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  1. Ludwig Tieck : Eckbert the fair
    Erschienen: 02.02.2010

    Eckbert the Fair. From Six German Romantic Tales, trans. Ronald Taylor. Dufour Editions. Here is my own more literal translation of the poems as they appear on pp. 21, 27 and 32. mehr

     

    Eckbert the Fair. From Six German Romantic Tales, trans. Ronald Taylor. Dufour Editions. Here is my own more literal translation of the poems as they appear on pp. 21, 27 and 32.

     

    Hinweise zum Inhalt: kostenfrei
    Quelle: CompaRe
    Sprache: Englisch
    Medientyp: Arbeitspapier
    Format: Online
    DDC Klassifikation: Literaturen germanischer Sprachen; Deutsche Literatur (830); Deutsche Erzählprosa (833)
    Lizenz: Veröffentlichungsvertrag für Publikationen
  2. Comics and the myopic gaze : punishing unexpected and effective texts Comics und der myopische Blick : Strafen für unerwartete und wirkungsvolle Texte
    Erschienen: 21.04.2009

    A remarkable indictment and conviction following the sale of an ‘obscene’ comic book invites us to examine arguments brought forth to describe a specifically childlike reception of new media, as usually suggested by those who would motivate legal... mehr

     

    A remarkable indictment and conviction following the sale of an ‘obscene’ comic book invites us to examine arguments brought forth to describe a specifically childlike reception of new media, as usually suggested by those who would motivate legal restrictions for such media. Trying to explain some perceived contradictions on the surface of these arguments, we discuss whether it is the failure or rather the extreme success of texts that is marked as ‘dangerous’ in such contexts.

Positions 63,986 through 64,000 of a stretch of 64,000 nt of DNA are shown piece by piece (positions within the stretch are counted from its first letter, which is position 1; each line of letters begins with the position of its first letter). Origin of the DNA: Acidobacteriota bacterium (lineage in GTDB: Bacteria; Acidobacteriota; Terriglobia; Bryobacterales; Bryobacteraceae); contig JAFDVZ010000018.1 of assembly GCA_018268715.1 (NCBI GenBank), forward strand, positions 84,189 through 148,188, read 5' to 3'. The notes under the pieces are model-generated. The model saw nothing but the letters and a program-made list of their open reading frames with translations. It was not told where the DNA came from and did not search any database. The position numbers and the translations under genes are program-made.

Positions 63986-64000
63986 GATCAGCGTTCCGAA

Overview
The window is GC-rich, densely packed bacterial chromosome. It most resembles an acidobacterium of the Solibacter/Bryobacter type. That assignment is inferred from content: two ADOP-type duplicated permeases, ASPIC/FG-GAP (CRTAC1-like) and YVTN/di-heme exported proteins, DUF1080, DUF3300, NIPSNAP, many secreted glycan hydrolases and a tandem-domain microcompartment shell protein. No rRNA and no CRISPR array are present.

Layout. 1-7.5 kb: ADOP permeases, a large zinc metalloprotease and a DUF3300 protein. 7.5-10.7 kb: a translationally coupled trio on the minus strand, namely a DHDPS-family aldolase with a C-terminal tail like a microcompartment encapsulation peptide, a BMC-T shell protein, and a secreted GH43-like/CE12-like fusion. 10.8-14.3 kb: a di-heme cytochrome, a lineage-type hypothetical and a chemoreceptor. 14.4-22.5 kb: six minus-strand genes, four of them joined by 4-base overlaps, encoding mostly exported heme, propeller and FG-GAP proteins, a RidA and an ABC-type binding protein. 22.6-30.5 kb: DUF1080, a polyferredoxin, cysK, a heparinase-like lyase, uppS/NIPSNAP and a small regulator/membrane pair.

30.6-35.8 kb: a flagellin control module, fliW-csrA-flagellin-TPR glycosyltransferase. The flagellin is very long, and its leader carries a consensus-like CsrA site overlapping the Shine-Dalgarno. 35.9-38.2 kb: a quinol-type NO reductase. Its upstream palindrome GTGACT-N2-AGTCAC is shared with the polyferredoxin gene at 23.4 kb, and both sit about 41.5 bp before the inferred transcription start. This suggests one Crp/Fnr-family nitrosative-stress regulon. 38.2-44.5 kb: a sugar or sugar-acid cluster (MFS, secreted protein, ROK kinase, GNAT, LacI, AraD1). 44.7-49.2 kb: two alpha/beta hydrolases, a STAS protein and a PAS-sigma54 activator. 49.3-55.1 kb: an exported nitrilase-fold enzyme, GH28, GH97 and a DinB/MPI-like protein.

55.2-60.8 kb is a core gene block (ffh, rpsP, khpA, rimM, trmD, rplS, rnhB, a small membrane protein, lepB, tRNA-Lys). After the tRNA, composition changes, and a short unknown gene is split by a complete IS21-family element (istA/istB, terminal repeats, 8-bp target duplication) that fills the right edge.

Hinweise zum Inhalt: kostenfrei
    Quelle: CompaRe
    Sprache: Englisch
    Medientyp: Arbeitspapier
    Format: Online
    DDC Klassifikation: Literatur und Rhetorik (800)
    Lizenz: Veröffentlichungsvertrag für Publikationen
  3. Popularity/Prestige
    Erschienen: 08.11.2018

    What is the canon? Usually this question is just a proxy for something like, "Which works are in the canon?" But the first question is not just a concise version of the second, or at least it doesn’t have to be. Instead, it can ask what the... mehr

     

    What is the canon? Usually this question is just a proxy for something like, "Which works are in the canon?" But the first question is not just a concise version of the second, or at least it doesn’t have to be. Instead, it can ask what the structure of the canon is - in other words, when things are in the canon, what are they in? This question came to the fore during the project that resulted in Pamphlet 11. The members of that group were looking for morphological differences between the canon and the archive. The latter they define, straightforwardly and capaciously, as "that portion of published literature that has been preserved—in libraries and elsewhere" The canon is a slipperier concept; the authors speak instead of multiple canons, like the books preserved in the Chadwyck-Healey Nineteenth-Century Fiction Collection, the constituents of the six different "best-twentieth century novels" lists analyzed by Mark Algee-Hewitt and Mark McGurl in Pamphlet 8, authors included in the British Dictionary of National Biography, and so forth. [...] This last conundrum points the way out of these difficulties and into a workable model of the structure of the canon. It suggests two different ways of entering the canon: being read by many and being prized by an elite few—or, to use the terms arrived at in Pamphlet 11, popularity and prestige. With these two dimensions, we arrive at a canonical space [...].